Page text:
It may also be helpful to know that if you owe more than $2,999 during tax season, the CRA will ask you to pay installments quarterly instead of receiving your total tax bill at the end of the year. If possible, it’s best to ensure that this doesn’t happen as you want to keep your money in your pocket as long as possible so that it can work for you and accrue interest or pay the expenses of the unit. If you think you may end up owing more than $2,999, consider making an RRSP contribution to decrease your bill to under $3,000.
Keep Records of Expenses
Keeping your expenses organized will help avoid stress later when trying to collect everything you need during tax season. Your future self will thank you for taking a few moments now to prevent a headache later. If you don’t have a filing cabinet, buy a file folder and make files for your expenses. Keep your file headings simple. Common expenses include insurance, mortgage interest and other bank fees, water and sewer, property taxes, accountant fees and property maintenance.
Take Your Mortgage Over 25 Years
This may seem like strange advice. We’ve always been told to pay off debt as soon as we can, right? Well, in this case, the interest paid for the mortgage is an expense, so it’s written off dollar for dollar against the income you’ll be taking in. Yes, you don’t want to unnecessarily erode your earnings, but in this case, it may be beneficial for you.
If you find that you have excess money available, rather than paying more on the mortgage, consider setting up a savings account for future investments. If you’re interested in purchasing another rental unit, you’ll be much further ahead by saving 20% for the down payment on a new unit and skipping the CMHC charges than if you paid off your existing mortgage faster.
Go the Extra Mile for Your Tenant
A tenant who likes you as a landlord is more likely to take care of your property or contact you when there’s property maintenance that should be done that doesn’t have a direct adverse effect on them, such as fixing water leaks in a timely fashion. When I had a realtor visit my property to give me a current valuation, I arranged a time with the tenant well ahead of time. I knew she was a clean person, but she mentioned that she wanted time to be able to clean further. As a thank you for cleaning up and allowing us into her home, I bought her a candle as a gift. I was glad that I went the extra mile as she certainly did and had even taken the time to shampoo the carpet! The house was deep-cleaned and looked fantastic for the realtor.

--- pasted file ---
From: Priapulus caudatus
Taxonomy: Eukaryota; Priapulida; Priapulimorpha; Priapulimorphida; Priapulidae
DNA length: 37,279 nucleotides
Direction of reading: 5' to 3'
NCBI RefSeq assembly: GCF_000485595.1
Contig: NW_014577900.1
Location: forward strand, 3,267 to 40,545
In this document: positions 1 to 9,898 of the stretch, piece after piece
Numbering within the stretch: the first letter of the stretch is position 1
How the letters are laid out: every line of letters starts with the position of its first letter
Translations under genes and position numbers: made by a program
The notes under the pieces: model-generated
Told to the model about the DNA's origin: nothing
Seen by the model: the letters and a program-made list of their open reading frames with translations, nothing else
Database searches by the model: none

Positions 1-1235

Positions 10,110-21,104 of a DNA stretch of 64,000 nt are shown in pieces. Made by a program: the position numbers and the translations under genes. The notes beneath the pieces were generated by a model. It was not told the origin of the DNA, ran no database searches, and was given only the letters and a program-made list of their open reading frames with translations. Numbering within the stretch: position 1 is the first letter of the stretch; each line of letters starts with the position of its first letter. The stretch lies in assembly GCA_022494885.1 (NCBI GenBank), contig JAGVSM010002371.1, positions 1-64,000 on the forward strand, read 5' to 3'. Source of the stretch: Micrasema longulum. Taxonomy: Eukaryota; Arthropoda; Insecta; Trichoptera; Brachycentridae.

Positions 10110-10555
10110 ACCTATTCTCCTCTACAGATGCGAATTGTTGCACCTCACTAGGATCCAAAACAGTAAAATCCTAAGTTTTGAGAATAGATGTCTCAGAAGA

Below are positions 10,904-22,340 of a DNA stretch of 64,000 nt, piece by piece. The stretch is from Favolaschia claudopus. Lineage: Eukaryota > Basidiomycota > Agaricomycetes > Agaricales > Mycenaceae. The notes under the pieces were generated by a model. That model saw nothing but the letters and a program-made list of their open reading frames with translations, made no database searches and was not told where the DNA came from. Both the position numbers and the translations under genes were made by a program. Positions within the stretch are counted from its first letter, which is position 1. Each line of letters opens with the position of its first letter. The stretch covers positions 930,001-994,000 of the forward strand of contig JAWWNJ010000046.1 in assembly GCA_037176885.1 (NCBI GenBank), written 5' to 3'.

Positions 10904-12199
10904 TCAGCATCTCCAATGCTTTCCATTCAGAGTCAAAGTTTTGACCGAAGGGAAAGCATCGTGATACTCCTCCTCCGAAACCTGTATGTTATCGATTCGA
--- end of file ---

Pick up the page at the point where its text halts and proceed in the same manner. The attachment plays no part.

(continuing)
Spending money on a gift may seem like an unnecessary expense, but going the extra mile for your tenant is very likely to end up costing you less in the long run. They are less likely to move if they enjoy living in your unit. When you have less turnover, it’s not only less work for you to vet new tenants and show them the unit, but you’ll likely have to pay less for maintenance as well, such as having the unit painted and cleaned in-between tenants.
Review Your Insurance Annually
Review these items on your insurance annually:
- Building coverage limit – ensure that your replacement cost coverage is keeping up-to-date with current building rates per square foot in your area.
- Contents coverage – ensure the limit is adequate to replace the contents that you’d want replaced in the event of a loss.
- Rental income coverage – as your rent is likely to increase every year, make sure that your coverage continues to be adequate.
- Exclusions – ensure that you know what is excluded, such as service line coverage. As a property owner, you’re responsible for any issues with the portion of the supply line that is on (under) your property. This coverage can be added to most policies. Another common exclusion is vandalism done by tenants. This risk can be mitigated by properly vetting your tenants.
Following these tips will help ensure you have a great landlord experience, that your investment is good, and that you’re protecting your investment. To ensure your rental property has proper insurance coverage, contact one of our insurance professionals today.